The health worker asked if I'd explain that to the sick man's wife and I said sure. A woman who looked about 20 years old began talking. "Yes," she replied, her husband was about her age. "He can't breathe. Please come and see him. He's been sick since yesterday." Frustrated, I acceded, complaining en route that whatever he had would be better treated in the hospital after a proper work-up.

It took 45 minutes to reach the house, half-way up a mountain and in the wrong direction. The sun was westering when we were ushered into a tiny shack. Three children, two of them toddlers, stood quietly. And there, leaning against a dirty pillow and a pile of clothes stacked on a mat on the floor, was the very young man who, as they said, could not breathe. His name was Joe and his every muscle looked corded and tensed; his lips were the color of bruises; he couldn't speak at all and looked to be well past panic. From across the room, even without a stethoscope, I could see that he was about to die of nothing other than an asthma attack. I'd seen status asthmaticus several times, but only in an emergency room, where the option of mechanical ventilation made it possible to get medications into even the stiffest airways. "Jesus!" I said, crossing the room. "How long has he been like this?"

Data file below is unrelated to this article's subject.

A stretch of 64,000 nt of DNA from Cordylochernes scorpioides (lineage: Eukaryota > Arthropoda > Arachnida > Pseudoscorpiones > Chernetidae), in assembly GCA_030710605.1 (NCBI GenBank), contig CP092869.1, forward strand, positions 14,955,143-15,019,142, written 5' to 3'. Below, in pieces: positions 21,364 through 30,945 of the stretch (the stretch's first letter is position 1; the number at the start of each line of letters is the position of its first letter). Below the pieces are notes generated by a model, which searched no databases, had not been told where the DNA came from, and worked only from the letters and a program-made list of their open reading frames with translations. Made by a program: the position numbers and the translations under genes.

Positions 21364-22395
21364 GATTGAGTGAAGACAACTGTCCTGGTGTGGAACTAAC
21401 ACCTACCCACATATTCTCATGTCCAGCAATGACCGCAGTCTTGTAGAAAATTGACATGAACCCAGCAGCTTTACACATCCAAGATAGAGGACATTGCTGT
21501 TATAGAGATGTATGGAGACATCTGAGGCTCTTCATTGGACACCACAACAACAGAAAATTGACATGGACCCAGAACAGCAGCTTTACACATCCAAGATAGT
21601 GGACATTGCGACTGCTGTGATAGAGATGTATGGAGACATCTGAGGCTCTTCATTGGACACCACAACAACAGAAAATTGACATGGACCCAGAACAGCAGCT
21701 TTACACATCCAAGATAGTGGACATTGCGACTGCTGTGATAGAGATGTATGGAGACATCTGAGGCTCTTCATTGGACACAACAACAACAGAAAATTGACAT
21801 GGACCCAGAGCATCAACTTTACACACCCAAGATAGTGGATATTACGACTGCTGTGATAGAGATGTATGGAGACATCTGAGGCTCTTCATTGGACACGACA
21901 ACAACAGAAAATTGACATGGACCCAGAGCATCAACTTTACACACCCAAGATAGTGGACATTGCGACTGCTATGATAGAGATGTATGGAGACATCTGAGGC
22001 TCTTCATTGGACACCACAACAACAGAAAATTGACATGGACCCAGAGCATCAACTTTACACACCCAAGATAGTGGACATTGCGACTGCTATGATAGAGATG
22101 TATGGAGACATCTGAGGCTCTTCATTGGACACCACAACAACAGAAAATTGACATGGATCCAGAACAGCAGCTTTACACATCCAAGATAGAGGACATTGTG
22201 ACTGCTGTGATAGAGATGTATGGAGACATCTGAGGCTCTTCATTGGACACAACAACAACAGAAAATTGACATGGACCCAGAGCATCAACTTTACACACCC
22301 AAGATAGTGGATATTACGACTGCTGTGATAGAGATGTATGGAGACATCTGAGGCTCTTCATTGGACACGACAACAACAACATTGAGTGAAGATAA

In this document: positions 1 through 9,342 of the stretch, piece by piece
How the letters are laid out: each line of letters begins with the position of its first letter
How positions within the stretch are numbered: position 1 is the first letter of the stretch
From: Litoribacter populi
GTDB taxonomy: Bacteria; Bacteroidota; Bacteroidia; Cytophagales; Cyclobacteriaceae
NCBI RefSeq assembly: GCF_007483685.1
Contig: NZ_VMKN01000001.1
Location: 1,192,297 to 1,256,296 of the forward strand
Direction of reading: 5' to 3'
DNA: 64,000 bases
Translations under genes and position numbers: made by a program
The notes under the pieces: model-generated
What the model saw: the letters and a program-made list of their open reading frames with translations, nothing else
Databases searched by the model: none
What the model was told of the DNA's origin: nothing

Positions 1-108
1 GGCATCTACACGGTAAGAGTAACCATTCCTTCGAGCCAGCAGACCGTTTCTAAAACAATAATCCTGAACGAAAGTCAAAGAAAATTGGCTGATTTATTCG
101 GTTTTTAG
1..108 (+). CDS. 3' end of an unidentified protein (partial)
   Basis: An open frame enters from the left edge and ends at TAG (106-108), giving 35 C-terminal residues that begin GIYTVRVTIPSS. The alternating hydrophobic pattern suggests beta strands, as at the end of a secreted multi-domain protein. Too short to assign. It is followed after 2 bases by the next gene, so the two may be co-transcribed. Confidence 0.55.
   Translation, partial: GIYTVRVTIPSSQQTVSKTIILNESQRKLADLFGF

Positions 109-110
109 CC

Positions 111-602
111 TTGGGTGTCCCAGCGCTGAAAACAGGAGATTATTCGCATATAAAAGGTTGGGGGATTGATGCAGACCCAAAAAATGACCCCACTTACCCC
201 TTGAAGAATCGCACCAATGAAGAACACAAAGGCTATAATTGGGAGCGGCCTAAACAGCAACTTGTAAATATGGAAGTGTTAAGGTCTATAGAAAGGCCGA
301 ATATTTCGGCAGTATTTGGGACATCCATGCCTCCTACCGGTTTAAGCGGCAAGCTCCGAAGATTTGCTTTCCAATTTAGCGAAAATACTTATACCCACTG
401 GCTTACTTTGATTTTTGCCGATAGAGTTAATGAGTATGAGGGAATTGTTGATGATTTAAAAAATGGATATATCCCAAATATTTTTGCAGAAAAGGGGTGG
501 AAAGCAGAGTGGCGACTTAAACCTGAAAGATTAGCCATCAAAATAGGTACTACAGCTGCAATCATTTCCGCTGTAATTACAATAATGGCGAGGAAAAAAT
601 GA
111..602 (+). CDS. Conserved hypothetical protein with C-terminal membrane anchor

Since yesterday, his wife responded. I couldn't imagine that anyone could really survive a full day of this struggle. Joe did not look like he was going to last much longer. The panic he should have been showing suddenly flared up in my own chest.